— expensive people", he adds. "What we have replaced
them with are more people who are service management, fault
management, help desk people for customers. We've taken out
layers of management. The business was significantly
The way Marsh puts it, Cable & Wireless's strategy "was
refreshed when Energis was acquired by Cable & Wireless".
Good word, refreshed. He and Pluthero "became part of Cable
& Wireless". The Energis brand vanished the night before:
when everyone turned up to work on completion day their
buildings bore the new — or old, that should be
"Actually the strategy we had at Energis is very simply the
strategy we are pursuing in our business here," says
"We are focussed on major multinational corporations,
delivering their full telecommunications needs. Those
corporations will have a significant UK element in most cases
— that's a significant part of our network reach
— but we're very focussed on those large users of
telecommunications services. We are providing them with full
services — voice, data, contact centre services, in
some cases their mobile contracts. The full piece."
Does he regret the disappearance of the old Energis? "No. No,
because we are absolutely part of Cable & Wireless." That
company has "fantastic international capability and reach,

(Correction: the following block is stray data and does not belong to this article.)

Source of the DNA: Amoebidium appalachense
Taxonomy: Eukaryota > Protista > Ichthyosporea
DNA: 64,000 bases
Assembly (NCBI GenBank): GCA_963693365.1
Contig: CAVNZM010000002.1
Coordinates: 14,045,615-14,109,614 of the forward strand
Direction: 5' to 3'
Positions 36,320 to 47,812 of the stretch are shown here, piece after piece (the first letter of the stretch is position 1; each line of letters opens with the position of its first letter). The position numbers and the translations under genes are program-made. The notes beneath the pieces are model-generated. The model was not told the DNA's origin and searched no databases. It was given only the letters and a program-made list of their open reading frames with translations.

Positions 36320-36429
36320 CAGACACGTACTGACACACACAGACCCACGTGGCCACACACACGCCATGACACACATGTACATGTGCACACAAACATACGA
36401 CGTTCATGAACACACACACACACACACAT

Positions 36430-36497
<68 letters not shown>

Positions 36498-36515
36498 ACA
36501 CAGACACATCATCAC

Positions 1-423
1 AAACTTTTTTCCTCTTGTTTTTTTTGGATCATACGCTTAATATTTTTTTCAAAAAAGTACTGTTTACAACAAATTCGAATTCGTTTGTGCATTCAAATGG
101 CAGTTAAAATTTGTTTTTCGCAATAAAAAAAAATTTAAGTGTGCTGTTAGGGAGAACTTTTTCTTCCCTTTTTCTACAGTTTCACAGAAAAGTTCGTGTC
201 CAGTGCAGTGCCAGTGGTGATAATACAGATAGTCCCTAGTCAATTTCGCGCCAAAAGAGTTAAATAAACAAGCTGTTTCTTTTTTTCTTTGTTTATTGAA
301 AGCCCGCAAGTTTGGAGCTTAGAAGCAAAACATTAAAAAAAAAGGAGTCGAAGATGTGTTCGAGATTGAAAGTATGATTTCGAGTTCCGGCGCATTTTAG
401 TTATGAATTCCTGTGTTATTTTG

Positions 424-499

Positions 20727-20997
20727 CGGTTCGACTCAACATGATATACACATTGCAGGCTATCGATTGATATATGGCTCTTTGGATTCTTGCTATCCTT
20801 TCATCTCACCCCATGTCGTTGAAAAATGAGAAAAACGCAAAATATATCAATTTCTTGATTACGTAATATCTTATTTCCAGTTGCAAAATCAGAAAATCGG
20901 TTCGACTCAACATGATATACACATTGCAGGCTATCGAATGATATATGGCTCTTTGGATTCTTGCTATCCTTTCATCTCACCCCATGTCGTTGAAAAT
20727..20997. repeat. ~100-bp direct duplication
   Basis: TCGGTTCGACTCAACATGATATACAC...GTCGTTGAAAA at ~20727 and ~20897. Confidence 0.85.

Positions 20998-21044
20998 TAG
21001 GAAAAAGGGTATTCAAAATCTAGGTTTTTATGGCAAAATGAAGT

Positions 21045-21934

which of course we never had in Energis".
However, the team is bringing "a lot of the philosophy we had
in Energis is the philosophy we're bringing to Cable &
Wireless". But that team is now working with an international
brand: "We're a very big, significant international
Meanwhile the consumer side has vanished. Not the consumer
side that was, a decade ago, Cable & Wireless
Communications, a cable operator, but a later attempt to
develop a broadband residential product. The company bought an
operation called Bulldog and hired a former Fastweb CEO,
Emanuele Angelidis, from Italy to run it, and then sold the
customer base, but not the network, to Pipex.
"It's very easy to say we're focussed on major corporations.
For me, strategy is not just about what you are going to do but
also what you're not going to do. And of course the thing that
was a surprise to us when we were acquired by Cable &
Wireless is how many very, very small customers there were in
Cable & Wireless: thousands and thousands of customers who
spend less than £1,000 a year."
But the move brought some bad headlines, as the company said
it was moving from 30,000 customers "to a number much closer to
3,000". That was right for the company, says Marsh, but it